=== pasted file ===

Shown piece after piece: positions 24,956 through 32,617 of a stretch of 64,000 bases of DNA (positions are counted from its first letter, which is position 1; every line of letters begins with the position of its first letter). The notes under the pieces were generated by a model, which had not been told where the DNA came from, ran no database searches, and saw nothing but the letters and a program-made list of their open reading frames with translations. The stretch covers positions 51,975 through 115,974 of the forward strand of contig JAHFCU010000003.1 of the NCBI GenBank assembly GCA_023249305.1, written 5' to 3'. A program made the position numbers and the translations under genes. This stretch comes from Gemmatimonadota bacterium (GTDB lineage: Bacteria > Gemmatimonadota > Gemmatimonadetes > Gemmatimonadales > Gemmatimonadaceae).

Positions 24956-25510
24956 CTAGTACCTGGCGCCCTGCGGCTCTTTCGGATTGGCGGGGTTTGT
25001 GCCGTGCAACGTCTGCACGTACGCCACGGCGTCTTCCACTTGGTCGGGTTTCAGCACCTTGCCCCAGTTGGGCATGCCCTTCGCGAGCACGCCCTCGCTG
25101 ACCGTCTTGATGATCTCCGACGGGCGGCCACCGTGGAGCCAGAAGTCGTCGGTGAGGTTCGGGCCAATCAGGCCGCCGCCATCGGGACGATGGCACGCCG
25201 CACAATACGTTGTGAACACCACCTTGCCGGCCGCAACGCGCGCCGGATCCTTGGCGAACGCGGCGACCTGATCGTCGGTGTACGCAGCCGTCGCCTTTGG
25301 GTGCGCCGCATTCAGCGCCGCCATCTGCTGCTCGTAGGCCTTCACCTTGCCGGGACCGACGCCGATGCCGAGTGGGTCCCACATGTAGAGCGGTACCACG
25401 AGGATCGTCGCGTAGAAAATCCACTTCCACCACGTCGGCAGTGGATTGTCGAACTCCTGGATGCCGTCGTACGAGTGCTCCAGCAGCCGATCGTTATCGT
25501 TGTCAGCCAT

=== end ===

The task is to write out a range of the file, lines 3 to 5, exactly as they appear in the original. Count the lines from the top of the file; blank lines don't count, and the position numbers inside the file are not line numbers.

24956 CTAGTACCTGGCGCCCTGCGGCTCTTTCGGATTGGCGGGGTTTGT
25001 GCCGTGCAACGTCTGCACGTACGCCACGGCGTCTTCCACTTGGTCGGGTTTCAGCACCTTGCCCCAGTTGGGCATGCCCTTCGCGAGCACGCCCTCGCTG
25101 ACCGTCTTGATGATCTCCGACGGGCGGCCACCGTGGAGCCAGAAGTCGTCGGTGAGGTTCGGGCCAATCAGGCCGCCGCCATCGGGACGATGGCACGCCG